By the time we were getting records released and had acts on tour and vying for radio and video channel airtime, the Payola and Cut-Out Scandals of the late 1970s was over. At least, we were told they were. But I do recall a few very odd conversations prior to live radio station interviews (personal appearances) by some of our musicians, and the record company radio liaison guys who travelled with us, involving exotic holidays and new office computers. We were plugging the record and hoping the song would get into their charts, so the record labels had to be ‘nice’ to the radio DJs and station staff.
We and our artists were just being our usual polite co-operative English selves, and being gracious to whomever we were told to be nice to. It took a while for the penny to drop and to find out the station was being ‘persuaded,’ with ‘incentives,’ to play the record at peak times unbeknownst to us. Money never changed hands like in the old days and we were never involved in any shenanigans. We found out much later when it was too late. Shocked and horrified we complained only to be told that this was the way business was done – everybody – meaning record companies – was doing it. And of course, we realised it was true – we’d read the books.
I am sure that one day I might write ‘our’ story about life on the road and with our artists, but until then if you are really interested in finding out more about the characters I mentioned, do please find these books – well worth reading:
Irving Azoff/Morris Levy and MCA for details of what became known as ‘the Cut-out’ scandal involving record companies and organised crime figures in the music business in the USA.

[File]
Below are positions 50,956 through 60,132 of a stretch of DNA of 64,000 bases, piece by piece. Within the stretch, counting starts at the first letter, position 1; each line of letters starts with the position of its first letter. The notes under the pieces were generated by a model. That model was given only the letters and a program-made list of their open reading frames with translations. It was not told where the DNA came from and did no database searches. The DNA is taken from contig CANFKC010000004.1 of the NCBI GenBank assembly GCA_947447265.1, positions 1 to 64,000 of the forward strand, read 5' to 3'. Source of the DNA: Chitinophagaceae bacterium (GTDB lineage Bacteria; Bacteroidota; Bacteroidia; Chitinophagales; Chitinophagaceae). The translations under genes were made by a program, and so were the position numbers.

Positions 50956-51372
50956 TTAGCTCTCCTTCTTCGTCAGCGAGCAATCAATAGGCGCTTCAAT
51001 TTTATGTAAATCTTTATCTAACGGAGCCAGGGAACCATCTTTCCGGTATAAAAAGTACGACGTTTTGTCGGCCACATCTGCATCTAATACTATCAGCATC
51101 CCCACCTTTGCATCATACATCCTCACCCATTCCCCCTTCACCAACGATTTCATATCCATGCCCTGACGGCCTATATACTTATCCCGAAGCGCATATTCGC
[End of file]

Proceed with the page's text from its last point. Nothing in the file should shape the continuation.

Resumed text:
Stiffed,’ by author William Knoedelseder is a great book to begin with – available on Amazon:
‘’A True Story of MCA, the Music Business, and the Mafia.” The HarperCollins book was published despite efforts by former MCA Music topper Irving Azoff to head off publication.
‘The Hit Men,’ by Fredric Dannen, which blows the lid off the pop business – also available on Amazon.
“Copiously researched and documented, Hit Men is the highly controversial portrait of the pop music industry in all its wild, ruthless glory: the insatiable greed and ambition; the enormous egos; the fierce struggles for profits and power; the vendettas, rivalries, shakedowns, and payoffs. Chronicling the evolution of America’s largest music labels from the Tin Pan Alley days to the present day, Fredric Dannen examines in depth the often venal, sometimes illegal dealings among the assorted hustlers and kingpins who rule over this multi-billion-dollar business.”
The information referred to in this article is in the public domain.
Jane Risdon: https://www.amazon.co.uk/-/e/B00I3GJ2Y8
Author blog: www.janerisdon.wordpress.com
Jane is co-author of Only One Woman with Christina Jones and countless short stories. She also writes mostly crime/thrillers and is working on a series featuring former MI5 Officer, Lavinia Birdsong, in Ms Birdsong Investigates. She’s contributed to 15 anthologies, numerous online magazine articles and newsletters. Her background is in the International Music Business as an artist manager: managing singers, songwriters, musicians, actors, as well as record producers, and has facilitated the use of her artist’s and songwriter’s music on TV and Movie soundtracks. She is married to a musician.